1

I couldn't come up with a better title. So I have one of my colleague using a wrong tool/process to achieve something that this tool/process is not intended for. So basically its going to be inefficient and probably a failure.

I am trying to find a quote/proverb/phrase for these kind of situation.

Cheers

  • "Don't use a sledgehammer to crack a nut" is perhaps not what you were seeking, but is the metaphor for avoiding an excessive solution to a simple problem. – WS2 Mar 5 at 8:33
1

By using a wrong tool/process to achieve something that this tool/process is not intended for, your colleague, in a way, is trying to fit a square peg into a round hole.

TFD(idioms):

square peg in a round hole (Also, round peg in a square hole)
Fig. someone who is uncomfortable or who does not belong in a particular situation. (Also the cliché: trying to fit a square peg into a round hole, trying to combine two things that do not belong or fit together.)

McGraw-Hill Dictionary of American Idioms and Phrasal Verbs. © 2002 by The McGraw-Hill Companies, Inc.

Wiktionary:

square peg in a round hole (plural square pegs in round holes)

(idiomatic) Something or someone that does not fit well or at all; something that will not succeed as attempted, except possibly with much force and effort, or alteration of either the peg or the hole or both beyond recognition.

0

Welcome to ELU. Your reason for looking for this word or phrase is very clear. As a matter of a fact, it is one of those rare cases where (as far as I can discover) there is no word or phrase for quite a common situation. But it is such a common situation (type of of behaviour), that I am surprised to find that my searches give me nothing.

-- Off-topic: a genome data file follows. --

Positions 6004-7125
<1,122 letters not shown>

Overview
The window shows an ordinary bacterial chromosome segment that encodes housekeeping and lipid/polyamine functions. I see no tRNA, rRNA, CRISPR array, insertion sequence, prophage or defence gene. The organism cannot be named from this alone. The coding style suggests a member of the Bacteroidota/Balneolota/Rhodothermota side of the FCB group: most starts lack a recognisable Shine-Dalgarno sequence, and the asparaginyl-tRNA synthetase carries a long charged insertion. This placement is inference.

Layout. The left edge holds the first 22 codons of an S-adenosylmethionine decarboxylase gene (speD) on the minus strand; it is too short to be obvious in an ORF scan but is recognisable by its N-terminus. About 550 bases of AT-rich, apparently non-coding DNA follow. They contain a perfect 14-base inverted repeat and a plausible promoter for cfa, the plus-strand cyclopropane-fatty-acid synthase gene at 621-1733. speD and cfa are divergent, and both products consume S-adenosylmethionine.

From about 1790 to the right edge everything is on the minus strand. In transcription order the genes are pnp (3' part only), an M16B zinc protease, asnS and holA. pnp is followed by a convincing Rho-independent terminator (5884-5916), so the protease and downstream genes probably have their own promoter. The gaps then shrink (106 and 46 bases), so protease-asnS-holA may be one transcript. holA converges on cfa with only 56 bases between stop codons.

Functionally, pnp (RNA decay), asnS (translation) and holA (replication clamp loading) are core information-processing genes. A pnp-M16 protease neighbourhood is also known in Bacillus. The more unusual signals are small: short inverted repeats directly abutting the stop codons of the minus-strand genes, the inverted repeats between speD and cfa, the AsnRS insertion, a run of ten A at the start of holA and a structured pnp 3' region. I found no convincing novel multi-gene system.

'to use a sledgehammer to crack a nut'

This is about the use of an excessively elaborate, large or expensive implement or method to solve a very small or minor problem. That is not quite what you want. The sledgehammer will work, even though it shatters the nut into an uneatable mess of shell and nut.

I found one word that might do, following the old proverb

The greeks had a word for it.

There is a word καταχρησθαι (catachresthai), which is from the preposition cata (κάτα), meaning 'down', often in a negative sense, an chresthai (χρησθαι), to use. I can mean to use up or to misuse. It did eventually come to have the additional sense of the misuse of words.

Does it come into modern English? That is the problem. It does, but with the very specific meaning of the misuse of words. I find the following entry in Oxford dictionaries:

The use of a word in an incorrect way, for example the use of mitigate for militate.

Example sentences Origin Mid 16th century: from Latin, from Greek katakhrēsis, from katakhrēsthai ‘misuse’, from kata- ‘down’ (expressing the sense ‘wrongly’) + khrēsthai ‘use’.

That is as near as I can get and I fear it is not near enough. The only way you could get away with coining it would be to become a widely known celebrity and utter it on air or online, so that it catches on, or to make it known within a smaller special group of people in some specialist area (such as engineering).

Otherwise, I see nothing at all wrong with how you yourself expressed the situation!

Your Answer

By clicking “Post Your Answer”, you agree to our terms of service, privacy policy and cookie policy

Not the answer you're looking for? Browse other questions tagged or ask your own question.